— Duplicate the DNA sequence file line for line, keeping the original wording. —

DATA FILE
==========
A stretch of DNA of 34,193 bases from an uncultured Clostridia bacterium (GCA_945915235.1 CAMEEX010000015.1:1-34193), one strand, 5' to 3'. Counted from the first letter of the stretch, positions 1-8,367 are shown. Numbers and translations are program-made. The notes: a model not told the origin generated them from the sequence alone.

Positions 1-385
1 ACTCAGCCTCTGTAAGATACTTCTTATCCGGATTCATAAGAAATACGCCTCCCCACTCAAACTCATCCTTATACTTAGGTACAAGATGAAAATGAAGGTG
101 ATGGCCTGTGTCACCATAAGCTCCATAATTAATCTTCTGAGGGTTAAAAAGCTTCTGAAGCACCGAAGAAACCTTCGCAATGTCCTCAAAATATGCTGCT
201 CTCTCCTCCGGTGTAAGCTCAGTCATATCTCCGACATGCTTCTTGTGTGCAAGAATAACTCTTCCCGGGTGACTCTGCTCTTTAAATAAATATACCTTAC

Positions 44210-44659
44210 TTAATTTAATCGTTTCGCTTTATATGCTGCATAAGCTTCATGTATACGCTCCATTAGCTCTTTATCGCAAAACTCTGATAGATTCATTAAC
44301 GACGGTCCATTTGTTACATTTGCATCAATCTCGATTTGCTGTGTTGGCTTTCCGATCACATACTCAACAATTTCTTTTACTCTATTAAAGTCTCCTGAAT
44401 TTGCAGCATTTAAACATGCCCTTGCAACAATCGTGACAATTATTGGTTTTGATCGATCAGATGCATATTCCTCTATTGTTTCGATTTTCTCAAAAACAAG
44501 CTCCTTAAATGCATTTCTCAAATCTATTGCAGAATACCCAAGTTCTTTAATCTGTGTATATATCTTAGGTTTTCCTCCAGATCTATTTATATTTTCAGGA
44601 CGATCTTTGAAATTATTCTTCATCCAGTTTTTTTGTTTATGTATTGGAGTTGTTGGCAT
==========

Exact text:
A stretch of DNA of 34,193 bases from an uncultured Clostridia bacterium (GCA_945915235.1 CAMEEX010000015.1:1-34193), one strand, 5' to 3'. Counted from the first letter of the stretch, positions 1-8,367 are shown. Numbers and translations are program-made. The notes: a model not told the origin generated them from the sequence alone.

Positions 1-385
1 ACTCAGCCTCTGTAAGATACTTCTTATCCGGATTCATAAGAAATACGCCTCCCCACTCAAACTCATCCTTATACTTAGGTACAAGATGAAAATGAAGGTG
101 ATGGCCTGTGTCACCATAAGCTCCATAATTAATCTTCTGAGGGTTAAAAAGCTTCTGAAGCACCGAAGAAACCTTCGCAATGTCCTCAAAATATGCTGCT
201 CTCTCCTCCGGTGTAAGCTCAGTCATATCTCCGACATGCTTCTTGTGTGCAAGAATAACTCTTCCCGGGTGACTCTGCTCTTTAAATAAATATACCTTAC

Positions 44210-44659
44210 TTAATTTAATCGTTTCGCTTTATATGCTGCATAAGCTTCATGTATACGCTCCATTAGCTCTTTATCGCAAAACTCTGATAGATTCATTAAC
44301 GACGGTCCATTTGTTACATTTGCATCAATCTCGATTTGCTGTGTTGGCTTTCCGATCACATACTCAACAATTTCTTTTACTCTATTAAAGTCTCCTGAAT
44401 TTGCAGCATTTAAACATGCCCTTGCAACAATCGTGACAATTATTGGTTTTGATCGATCAGATGCATATTCCTCTATTGTTTCGATTTTCTCAAAAACAAG
44501 CTCCTTAAATGCATTTCTCAAATCTATTGCAGAATACCCAAGTTCTTTAATCTGTGTATATATCTTAGGTTTTCCTCCAGATCTATTTATATTTTCAGGA
44601 CGATCTTTGAAATTATTCTTCATCCAGTTTTTTTGTTTATGTATTGGAGTTGTTGGCAT